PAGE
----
Tuesday, August 19, 2014

Do not support Bear Stearns Bravospam

gabydunn:

Jacob Bakkila cried to me on the phone for months. When I found him out in July and texted him saying I knew he was behind Pronunciation Book, he called me almost immediately and begged me not to disclose that he and his partner Tom Bender were behind the channel.

Two weeks ago, we scheduled a meeting for him to reveal the company behind Pronunciation Book but he kept pushing it back. Finally, he called and seemed distraught. He told me the company behind Pro Book had pulled out just that morning because they weren’t seeing high enough view counts on the PB videos.

Read More

remember?

its really all about portion control

its really all about portion control

Monday, August 18, 2014
hoodvale:

This post always slaps me in the face

hoodvale:

This post always slaps me in the face

(Source: stresscomic)

mutations:

bettafish-resistance:

thebluelip-blondie:

ras-al-ghul-is-dead:

A silent protest in Love Park, downtown Philadelphia orchestrated by performance artists protesting the murder of Michael Brown in Ferguson. The onslaught of passerby’s  wanting to take photos with the statue exemplifies the disconnect in American society.  Simply frame out the dead body, and it doesn’t exist.  

Here are some observations by one of the artists involved in the event:

I don’t know who any of these folks are.

They were tourists I presume.

But I heard most of what everything they said. A few lines in particular stood out. There’s one guy not featured in the photos. His friends were trying to get him to join the picture but he couldn’t take his eyes off the body.

"Something about this doesn’t feel right. I’m going to sit this one out, guys." "Com’on man… he’s already dead."

(Laughs.)

There were a billion little quips I heard today. Some broke my heart. Some restored my faith in humanity. There was an older white couple who wanted to take a picture under the statue.

The older gentleman: “Why do they have to always have to shove their politics down our throats.” Older woman: “They’re black kids, honey. They don’t have anything better to do.”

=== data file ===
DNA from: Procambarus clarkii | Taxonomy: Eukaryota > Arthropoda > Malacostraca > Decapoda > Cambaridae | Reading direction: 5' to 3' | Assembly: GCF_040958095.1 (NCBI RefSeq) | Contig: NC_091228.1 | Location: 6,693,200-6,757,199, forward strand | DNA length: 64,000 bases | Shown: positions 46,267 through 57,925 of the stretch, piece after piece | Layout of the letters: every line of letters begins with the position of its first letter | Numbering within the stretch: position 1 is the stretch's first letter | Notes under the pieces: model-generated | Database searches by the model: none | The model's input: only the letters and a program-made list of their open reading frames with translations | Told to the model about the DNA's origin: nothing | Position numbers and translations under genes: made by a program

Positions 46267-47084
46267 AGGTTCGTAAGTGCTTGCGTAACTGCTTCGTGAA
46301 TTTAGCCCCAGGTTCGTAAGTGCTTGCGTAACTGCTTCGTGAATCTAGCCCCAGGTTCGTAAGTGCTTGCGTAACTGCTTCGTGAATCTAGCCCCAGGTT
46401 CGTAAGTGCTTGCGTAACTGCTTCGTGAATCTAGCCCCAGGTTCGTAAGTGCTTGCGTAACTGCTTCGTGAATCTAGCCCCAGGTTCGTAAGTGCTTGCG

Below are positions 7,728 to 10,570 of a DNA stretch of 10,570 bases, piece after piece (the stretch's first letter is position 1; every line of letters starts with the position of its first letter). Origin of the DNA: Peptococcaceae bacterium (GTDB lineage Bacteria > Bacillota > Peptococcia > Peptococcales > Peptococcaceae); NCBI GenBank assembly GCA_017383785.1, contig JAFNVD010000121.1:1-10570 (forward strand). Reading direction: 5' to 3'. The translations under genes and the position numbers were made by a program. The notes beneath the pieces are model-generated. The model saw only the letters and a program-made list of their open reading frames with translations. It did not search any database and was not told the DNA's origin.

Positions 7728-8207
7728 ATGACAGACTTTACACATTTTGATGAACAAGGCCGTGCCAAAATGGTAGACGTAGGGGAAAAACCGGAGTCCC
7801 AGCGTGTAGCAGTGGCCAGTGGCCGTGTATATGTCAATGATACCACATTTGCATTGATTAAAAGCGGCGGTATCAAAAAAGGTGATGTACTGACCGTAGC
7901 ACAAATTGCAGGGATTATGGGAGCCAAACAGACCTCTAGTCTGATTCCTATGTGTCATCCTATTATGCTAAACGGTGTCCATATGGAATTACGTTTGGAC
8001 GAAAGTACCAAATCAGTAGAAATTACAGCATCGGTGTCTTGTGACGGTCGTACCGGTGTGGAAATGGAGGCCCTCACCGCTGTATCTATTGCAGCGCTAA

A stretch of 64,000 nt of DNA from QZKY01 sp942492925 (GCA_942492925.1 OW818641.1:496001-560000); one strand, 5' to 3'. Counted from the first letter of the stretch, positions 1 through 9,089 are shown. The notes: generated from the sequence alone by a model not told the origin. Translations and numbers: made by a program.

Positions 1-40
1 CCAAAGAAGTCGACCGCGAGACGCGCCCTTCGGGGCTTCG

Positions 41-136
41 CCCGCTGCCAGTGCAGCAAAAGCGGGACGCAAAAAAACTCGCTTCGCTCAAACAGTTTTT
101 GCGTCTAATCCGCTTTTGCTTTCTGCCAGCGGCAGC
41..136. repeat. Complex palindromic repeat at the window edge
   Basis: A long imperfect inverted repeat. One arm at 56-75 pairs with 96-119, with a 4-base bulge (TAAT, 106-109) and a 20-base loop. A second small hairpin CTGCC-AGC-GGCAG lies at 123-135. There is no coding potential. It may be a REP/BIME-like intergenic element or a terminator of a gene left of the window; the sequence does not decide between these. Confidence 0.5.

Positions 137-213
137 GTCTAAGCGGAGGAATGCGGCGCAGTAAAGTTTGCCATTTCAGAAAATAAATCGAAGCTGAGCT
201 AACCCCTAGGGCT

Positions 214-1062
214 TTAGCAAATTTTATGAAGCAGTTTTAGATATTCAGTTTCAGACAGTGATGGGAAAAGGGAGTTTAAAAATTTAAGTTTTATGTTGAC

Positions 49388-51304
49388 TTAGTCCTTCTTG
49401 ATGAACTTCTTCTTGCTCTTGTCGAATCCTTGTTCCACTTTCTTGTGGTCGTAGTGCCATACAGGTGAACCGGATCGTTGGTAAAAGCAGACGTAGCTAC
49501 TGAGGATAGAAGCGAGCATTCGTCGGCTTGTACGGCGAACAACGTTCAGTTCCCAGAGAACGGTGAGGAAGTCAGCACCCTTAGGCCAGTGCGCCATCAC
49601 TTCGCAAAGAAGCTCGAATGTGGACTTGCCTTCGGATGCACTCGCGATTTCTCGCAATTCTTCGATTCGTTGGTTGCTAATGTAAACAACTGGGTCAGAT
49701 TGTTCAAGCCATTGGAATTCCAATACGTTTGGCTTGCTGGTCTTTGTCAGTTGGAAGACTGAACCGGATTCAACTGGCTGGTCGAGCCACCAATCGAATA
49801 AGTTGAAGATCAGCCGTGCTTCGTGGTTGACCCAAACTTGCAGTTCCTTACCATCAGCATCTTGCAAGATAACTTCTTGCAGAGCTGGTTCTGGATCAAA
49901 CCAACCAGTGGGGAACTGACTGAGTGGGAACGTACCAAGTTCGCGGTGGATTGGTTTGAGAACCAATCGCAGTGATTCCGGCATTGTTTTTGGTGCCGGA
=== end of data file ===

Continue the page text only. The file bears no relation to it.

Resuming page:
One woman even stepped over the body to get her picture. But as luck would have it the wind blew the caution tape and it got tangle around her foot. She had to stop and take the tape off. She still took her photo.

There was a guy who yelled at us… “We need more dead like them. Yay for the white man!”

"One young guy just cried and then gave me a hug and said ‘thank you. It’s nice to know SOMEBODY sees me.’

Friday, August 15, 2014
bagelthins:

lilxanax:

Me sitting next to you in class

i really like your animal print

thank you i like your fan. I’m glad we’re friends. this is gonna be the best senior year ever.

bagelthins:

lilxanax:

Me sitting next to you in class

i really like your animal print

thank you i like your fan. I’m glad we’re friends. this is gonna be the best senior year ever.

californiablackhole:

shield—your—eyes:

there’s some shit in the world that will always be important

truly pleased with all of the life choices that have led up to this point

johnasavoia:

salma:

yaoibutts:

shavingryansprivates:

introducing… SPOONS!

OH MY GOD I’M GOING TO PISS MYSELF

This kid needs a nobel prize

lol @ “kid”

all i want is to find that clip where the salsa falls in love with the chunky peanut butter

An honorable human relationship — that is, one in which two people have the right to use the word ‘love’ — is a process, delicate, violent, often terrifying to both persons involved, a process of refining the truths they can tell each other.

It is important to do this because it breaks down human self-delusion and isolation.

It is important to do this because in doing so we do justice to our own complexity.

It is important to do this because we can count on so few people to go that hard way with us.

Adrienne Rich (via which-witch)
Thursday, August 14, 2014

“Do what you love” disguises the fact that being able to choose a career primarily for personal reward is a privilege, a sign of socioeconomic class. Even if a self-employed graphic designer had parents who could pay for art school and co-sign a lease for a slick Brooklyn apartment, she can bestow DWYL as career advice upon those covetous of her success.

If we believe that working as a Silicon Valley entrepreneur or a museum publicist or a think-tank acolyte is essential to being true to ourselves, what do we believe about the inner lives and hopes of those who clean hotel rooms and stock shelves at big-box stores? The answer is: nothing.

Do what you love, love what you do: An omnipresent mantra that’s bad for work and workers. (via bakcwadrs)

a couple of other quotes from the article i really like:

According to this way of thinking, labor is not something one does for compensation but is an act of love. If profit doesn’t happen to follow, presumably it is because the worker’s passion and determination were insufficient. Its real achievement is making workers believe their labor serves the self and not the marketplace

and

Do what you love and you’ll never work a day in your life! Before succumbing to the intoxicating warmth of that promise, it’s critical to ask, “Who, exactly, benefits from making work feel like nonwork?” “Why should workers feel as if they aren’t working when they are?” In masking the very exploitative mechanisms of labor that it fuels, DWYL is, in fact, the most perfect ideological tool of capitalism. If we acknowledged all of our work as work, we could set appropriate limits for it, demanding fair compensation and humane schedules that allow for family and leisure time.

(via mercy-misrule)